I know a man who couldn’t tell you a damn thing about Newtonian physics or poetry, but his skills as a knifemaker are earning him national recognition and may well immortalize him, if he keeps growing. I know another who couldn’t do differential calculus to save his life, but has skill as a pianist that humanity produces only a couple of times a generation. Still one more, this one extremely book-smart and on his way to becoming a university professor, who tossed it aside to pursue his passion of making the music of his home country.

These men found their intelligence and poured their guts into it. They are all driven by a curiosity and a need to create. All of my friends: the glassblower, the jeweler, the woodworker, the singer, the poet, all have a need to channel their genius into making or investigating something every day, and I have never in my life been able to find that. They take their skills and they use them, because of that need.

What I have instead is a sort of meta-need, a need to need to put my hand to something. A hunger to find that passion and pursue it. I’ve been searching for an object of obsession that I can put my alleged smarts to for a long time.

Now, I’ve dabbled, tried music and carpentry and stained glass (I haven’t fully given up on that one) and fiction. The only one that really ever took was cooking, which is about as instant-gratification as it gets—you don’t have to spend three days sanding food, if you’re doing it right. Not to mention that I still don’t have the patience for learning proper presentation or some of the more long-form methods.

So I look around, I surround myself with talented people every chance I get, and I collect more facts.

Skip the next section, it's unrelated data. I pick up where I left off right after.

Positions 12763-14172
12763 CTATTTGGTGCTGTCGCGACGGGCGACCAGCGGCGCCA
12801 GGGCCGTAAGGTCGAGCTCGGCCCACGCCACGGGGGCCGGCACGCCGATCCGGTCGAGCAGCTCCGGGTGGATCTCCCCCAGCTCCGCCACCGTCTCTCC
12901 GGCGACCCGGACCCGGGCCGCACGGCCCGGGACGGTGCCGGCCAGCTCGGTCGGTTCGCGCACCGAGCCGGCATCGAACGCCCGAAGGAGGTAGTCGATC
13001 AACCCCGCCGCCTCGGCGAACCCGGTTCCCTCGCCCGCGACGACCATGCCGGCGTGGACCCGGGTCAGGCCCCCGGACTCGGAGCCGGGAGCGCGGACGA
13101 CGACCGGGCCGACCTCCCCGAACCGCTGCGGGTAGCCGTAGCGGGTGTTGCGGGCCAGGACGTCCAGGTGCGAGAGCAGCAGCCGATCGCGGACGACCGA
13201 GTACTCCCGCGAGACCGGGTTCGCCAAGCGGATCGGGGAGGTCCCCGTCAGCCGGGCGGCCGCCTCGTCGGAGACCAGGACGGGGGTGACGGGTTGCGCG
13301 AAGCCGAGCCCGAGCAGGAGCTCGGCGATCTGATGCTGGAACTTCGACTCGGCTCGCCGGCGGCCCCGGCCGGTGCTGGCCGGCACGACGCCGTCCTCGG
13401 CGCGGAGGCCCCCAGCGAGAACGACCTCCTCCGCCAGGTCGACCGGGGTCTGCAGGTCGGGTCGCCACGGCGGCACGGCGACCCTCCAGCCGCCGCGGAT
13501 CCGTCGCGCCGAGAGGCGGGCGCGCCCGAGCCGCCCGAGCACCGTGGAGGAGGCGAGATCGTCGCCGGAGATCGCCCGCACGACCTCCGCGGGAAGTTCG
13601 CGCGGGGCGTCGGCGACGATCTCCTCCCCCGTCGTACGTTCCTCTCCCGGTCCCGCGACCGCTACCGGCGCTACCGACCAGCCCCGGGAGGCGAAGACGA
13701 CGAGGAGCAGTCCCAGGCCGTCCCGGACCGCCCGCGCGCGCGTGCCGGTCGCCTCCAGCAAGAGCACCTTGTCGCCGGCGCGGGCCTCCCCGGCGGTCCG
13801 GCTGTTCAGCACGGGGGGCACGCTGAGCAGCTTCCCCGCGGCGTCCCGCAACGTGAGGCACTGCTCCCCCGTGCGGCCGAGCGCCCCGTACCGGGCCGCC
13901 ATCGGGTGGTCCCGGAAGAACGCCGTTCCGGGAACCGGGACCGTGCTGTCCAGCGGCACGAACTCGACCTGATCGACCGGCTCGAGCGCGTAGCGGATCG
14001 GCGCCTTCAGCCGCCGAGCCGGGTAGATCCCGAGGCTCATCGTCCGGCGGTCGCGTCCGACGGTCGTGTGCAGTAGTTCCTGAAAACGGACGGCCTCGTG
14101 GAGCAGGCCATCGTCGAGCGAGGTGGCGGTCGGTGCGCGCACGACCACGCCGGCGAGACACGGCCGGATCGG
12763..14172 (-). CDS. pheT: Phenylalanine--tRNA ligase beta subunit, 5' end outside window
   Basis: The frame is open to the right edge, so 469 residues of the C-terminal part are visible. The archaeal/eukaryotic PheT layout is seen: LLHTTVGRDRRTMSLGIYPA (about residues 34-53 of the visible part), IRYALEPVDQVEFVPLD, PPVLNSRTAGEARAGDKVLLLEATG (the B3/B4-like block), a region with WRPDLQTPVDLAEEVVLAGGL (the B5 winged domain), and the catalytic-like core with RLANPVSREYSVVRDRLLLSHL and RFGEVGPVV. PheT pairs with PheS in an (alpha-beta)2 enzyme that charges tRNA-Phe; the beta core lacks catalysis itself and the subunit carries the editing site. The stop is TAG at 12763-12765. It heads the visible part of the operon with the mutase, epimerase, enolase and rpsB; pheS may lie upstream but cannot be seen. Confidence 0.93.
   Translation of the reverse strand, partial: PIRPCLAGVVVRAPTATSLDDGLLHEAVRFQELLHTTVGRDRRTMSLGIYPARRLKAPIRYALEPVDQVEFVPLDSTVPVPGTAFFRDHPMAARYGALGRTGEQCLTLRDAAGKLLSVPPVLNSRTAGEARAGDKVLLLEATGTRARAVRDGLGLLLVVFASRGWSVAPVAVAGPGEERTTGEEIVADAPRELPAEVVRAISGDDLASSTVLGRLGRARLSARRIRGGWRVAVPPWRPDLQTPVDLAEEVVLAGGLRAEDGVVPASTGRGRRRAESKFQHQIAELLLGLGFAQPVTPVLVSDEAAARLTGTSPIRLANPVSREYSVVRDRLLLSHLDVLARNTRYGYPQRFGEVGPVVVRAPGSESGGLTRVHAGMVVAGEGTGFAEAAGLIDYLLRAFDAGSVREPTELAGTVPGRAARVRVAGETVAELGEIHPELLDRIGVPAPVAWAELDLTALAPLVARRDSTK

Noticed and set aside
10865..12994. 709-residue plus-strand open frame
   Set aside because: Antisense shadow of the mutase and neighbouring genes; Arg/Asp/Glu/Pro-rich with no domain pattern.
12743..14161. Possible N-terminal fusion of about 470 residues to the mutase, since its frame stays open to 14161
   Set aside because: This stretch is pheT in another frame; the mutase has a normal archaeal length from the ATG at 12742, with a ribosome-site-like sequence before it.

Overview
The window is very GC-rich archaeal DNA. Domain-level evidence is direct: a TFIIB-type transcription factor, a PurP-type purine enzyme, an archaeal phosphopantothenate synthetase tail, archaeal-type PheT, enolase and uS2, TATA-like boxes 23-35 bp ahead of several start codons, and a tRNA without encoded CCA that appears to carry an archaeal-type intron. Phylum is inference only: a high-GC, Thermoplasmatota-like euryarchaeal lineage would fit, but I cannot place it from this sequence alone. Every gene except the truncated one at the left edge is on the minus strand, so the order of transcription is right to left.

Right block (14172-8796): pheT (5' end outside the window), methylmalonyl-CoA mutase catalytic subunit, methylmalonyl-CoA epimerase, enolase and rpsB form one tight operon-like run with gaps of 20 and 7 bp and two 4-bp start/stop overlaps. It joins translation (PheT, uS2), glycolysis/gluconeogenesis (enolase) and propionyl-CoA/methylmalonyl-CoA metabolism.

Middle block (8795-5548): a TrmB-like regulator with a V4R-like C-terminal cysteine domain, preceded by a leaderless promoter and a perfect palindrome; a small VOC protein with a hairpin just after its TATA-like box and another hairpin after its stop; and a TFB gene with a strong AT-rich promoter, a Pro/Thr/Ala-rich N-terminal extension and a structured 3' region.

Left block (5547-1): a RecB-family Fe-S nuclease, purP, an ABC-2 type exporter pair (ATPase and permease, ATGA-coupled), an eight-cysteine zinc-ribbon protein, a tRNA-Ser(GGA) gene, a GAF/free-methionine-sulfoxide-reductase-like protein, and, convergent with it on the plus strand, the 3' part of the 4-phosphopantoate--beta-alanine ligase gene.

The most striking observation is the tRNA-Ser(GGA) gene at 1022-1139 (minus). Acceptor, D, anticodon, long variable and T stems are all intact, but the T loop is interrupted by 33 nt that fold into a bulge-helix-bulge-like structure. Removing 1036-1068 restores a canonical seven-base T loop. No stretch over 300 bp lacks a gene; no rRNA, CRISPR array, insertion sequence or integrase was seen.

The Fibonacci sequence tends toward the golden ratio, which is found in innumerable places in nature, even in the standard flour-to-water ratio for making bread.

Electrons behave differently depending on whether their behavior is being directly observed. Because of this, we have quantum mechanics, and so you get to read this on your computer.

Objectivism is generally regarded as a self-defeating philosophy, as its ethical aims are weakened every time another person learns them.

Traditional 12-bar blues music tends to follow a I-IV-V chord progression. The Chinese have a far higher incidence of perfect pitch because they speak a tonal language.

These curiosities aggregate, and I enjoy them, and I enjoy sharing them, and I certainly enjoy looking smart when I share them. But I think I have a sliver of understanding for why most child prodigies never become anything of note. I behold the aggregation of trivia and antiques and God knows what else that is my mind, and I wonder what it is good for, what the hell I can do with it that will hold my anemic focus.

Really, the only project that I haven’t abandoned is myself, my desire to find what is lacking in me and excise it with either scalpel or hammer. It’s my focus on my lack of focus. Masturbatory? Narcissistic? Probably. But it’s something.

I’ll keep looking. I’ll keep surrounding myself with my betters, wherever I can find them. Something’s bound to rub off. I hope I’ll know it when I see it—or rather, that I won’t, that it will become so ingrained in me that I take it for granted. That’s when the good stuff happens. That’s when you’re a smarty-pants.